Written by Jen Finn
CONCH KEY -- Crusty commercial fishing captain Gary Nichols Jr. was upset when his wife Beth told him their second child was going to be a girl, just like their first kid.
With a Kelly and a Katie, but no Gary III, who was going to continue Nichols Seafood, which he started from scratch at age 16 with the help of Beth, then his girlfriend?
But now, more than two decades later, Gary said he could retire tomorrow and know that the family business would be in good hands with Capt. Kelly at the helm.
She has gone from the cute blond in a pink dress in an aging picture — one that shows her steering dad's big boat while standing on a bucket — to a confident 29-year-old giving orders to her crew while serving as captain of Life Force, a 50-foot Dorado that can hold more than 300 traps.
While women have made great inroads in many traditional male professions, including combat positions in the military, it's still rare to see a commercial fishing vessel with a female captain. Kelly is the only one in the Keys, where 90 percent of the spiny Florida lobsters are caught.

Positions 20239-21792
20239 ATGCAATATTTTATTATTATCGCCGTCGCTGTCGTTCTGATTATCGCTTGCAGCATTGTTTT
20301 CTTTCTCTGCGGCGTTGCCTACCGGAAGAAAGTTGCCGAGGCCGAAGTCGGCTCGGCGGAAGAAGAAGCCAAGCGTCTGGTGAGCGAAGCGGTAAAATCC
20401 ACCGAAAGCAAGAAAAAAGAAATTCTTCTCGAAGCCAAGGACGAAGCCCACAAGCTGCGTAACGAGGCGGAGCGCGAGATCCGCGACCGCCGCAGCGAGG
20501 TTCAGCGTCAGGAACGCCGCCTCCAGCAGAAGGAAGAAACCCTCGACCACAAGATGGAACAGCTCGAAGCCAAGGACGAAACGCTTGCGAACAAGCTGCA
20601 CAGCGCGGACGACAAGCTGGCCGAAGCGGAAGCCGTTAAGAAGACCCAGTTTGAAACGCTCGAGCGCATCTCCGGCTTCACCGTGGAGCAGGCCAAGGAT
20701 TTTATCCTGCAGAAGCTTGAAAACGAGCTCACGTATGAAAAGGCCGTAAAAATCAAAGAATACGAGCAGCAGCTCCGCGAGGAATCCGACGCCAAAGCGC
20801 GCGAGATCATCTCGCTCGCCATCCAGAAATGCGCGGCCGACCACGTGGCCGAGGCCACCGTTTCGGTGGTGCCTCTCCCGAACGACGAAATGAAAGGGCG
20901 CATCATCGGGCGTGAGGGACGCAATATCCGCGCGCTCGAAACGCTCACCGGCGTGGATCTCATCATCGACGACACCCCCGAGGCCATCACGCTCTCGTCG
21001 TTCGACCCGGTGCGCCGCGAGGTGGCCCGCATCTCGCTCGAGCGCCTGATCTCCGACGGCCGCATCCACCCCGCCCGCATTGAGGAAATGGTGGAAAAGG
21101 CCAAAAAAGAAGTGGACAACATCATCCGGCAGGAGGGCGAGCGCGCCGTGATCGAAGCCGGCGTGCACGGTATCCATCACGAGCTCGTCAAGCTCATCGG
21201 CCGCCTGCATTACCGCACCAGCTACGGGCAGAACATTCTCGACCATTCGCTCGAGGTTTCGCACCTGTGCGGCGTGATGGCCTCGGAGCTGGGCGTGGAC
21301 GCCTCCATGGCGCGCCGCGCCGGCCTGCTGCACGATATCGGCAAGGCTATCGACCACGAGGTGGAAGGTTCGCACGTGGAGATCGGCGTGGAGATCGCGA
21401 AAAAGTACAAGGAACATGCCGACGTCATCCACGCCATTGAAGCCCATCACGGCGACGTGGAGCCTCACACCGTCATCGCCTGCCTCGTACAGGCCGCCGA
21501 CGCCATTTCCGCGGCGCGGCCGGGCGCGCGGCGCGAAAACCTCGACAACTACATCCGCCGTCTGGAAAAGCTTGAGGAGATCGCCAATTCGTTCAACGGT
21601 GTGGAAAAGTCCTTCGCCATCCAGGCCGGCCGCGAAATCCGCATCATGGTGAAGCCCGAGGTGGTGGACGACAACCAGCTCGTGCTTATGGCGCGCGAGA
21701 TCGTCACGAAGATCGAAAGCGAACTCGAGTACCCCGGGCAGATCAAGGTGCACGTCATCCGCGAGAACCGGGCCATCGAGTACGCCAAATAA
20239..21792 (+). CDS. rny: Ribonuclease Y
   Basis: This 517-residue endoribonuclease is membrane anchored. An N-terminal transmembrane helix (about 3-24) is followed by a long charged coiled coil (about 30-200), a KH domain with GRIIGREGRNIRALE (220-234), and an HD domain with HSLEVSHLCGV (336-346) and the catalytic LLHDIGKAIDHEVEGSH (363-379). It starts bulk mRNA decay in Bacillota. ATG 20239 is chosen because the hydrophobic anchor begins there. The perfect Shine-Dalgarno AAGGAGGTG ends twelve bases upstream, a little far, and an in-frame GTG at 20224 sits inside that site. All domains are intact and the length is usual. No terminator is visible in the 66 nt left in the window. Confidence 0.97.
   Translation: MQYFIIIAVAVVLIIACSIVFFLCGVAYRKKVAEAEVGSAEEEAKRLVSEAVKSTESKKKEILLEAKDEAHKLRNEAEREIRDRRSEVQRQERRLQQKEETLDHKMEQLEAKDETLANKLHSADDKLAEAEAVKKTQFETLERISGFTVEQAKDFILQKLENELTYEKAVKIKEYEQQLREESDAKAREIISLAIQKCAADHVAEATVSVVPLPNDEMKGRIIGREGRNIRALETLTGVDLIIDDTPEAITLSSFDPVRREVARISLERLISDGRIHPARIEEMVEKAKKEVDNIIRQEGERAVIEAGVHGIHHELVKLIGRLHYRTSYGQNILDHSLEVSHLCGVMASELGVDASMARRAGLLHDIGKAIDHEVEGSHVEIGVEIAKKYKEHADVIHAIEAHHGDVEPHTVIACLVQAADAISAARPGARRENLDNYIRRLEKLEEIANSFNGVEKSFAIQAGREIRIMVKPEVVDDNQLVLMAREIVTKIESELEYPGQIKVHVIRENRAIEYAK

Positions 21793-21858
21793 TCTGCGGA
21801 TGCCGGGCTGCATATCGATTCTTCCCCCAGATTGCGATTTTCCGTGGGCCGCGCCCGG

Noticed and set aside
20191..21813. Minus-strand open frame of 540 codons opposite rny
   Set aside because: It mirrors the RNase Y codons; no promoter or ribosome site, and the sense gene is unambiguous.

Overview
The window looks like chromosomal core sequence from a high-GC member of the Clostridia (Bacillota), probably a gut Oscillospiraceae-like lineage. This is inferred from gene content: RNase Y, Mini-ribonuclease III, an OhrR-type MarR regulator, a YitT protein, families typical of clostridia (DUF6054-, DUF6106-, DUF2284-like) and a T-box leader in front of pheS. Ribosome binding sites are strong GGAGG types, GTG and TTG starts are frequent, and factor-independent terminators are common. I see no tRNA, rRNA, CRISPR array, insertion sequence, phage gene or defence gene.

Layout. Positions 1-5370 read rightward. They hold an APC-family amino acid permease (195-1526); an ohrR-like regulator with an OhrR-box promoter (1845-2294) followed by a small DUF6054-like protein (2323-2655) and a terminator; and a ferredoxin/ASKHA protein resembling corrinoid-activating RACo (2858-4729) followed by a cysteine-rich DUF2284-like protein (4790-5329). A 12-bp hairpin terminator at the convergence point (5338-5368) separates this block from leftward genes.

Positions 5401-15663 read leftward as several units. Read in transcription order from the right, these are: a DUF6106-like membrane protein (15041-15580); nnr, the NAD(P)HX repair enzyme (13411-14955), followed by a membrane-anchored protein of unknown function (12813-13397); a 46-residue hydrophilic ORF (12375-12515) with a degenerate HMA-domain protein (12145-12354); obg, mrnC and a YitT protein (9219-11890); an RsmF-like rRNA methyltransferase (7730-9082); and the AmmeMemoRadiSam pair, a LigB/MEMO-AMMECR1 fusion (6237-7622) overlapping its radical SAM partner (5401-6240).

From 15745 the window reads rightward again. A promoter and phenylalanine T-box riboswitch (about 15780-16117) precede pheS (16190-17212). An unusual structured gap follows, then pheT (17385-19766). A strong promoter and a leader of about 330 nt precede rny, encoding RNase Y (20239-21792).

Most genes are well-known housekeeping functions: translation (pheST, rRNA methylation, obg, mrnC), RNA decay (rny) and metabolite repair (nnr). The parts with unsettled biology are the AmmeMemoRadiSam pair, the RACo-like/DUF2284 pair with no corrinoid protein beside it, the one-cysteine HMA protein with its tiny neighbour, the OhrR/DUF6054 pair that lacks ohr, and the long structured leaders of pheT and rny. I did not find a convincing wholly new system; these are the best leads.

It's such a male bastion, Gary conceded, that "I didn't think she could do it."
But at the dock, after Kelly and her crew brought in about 500 pounds of lobsters, he put his arm around his daughter and said: "I couldn't be more proud of you."
Read the full story at the Miami Herald>>
National Fisherman Live: 3/10/15
In this episode, Online Editor Leslie Taylor talks with Mike McLouglin, vice president of Dunlop Industrial and Protective Footwear.
National Fisherman Live: 2/24/15
In this episode:
March date set for disaster aid dispersal
Oregon LNG project could disrupt fishing
NOAA tweaks gear marking requirement
N.C. launches first commercial/recreational dock
Spiny lobster traps limits not well received
NMFS announced two changes in regulations that apply to federal fishing permit holders starting Aug. 26.
First, they have eliminated the requirement for vessel owners to submit “did not fish” reports for the months or weeks when their vessel was not fishing.
Some of the restrictions for upgrading vessels listed on federal fishing permits have also been removed.Read more...
Alaskans will meet with British Columbia’s Minister of Energy and Mines, Bill Bennett, when he visits Juneau next week and will ask him to support an international review of mine developments in northwest British Columbia, upstream from Southeast Alaska along the Taku, Stikine and Unuk transboundary rivers.
Some Alaska fishing and environmental groups believe an international review is the best way to develop specific, binding commitments to ensure clean water, salmon, jobs and traditional and customary practices are not harmed by British Columbia mines and that adequate financial assurances are in place up front to cover long-term monitoring and compensation for damages.Read more...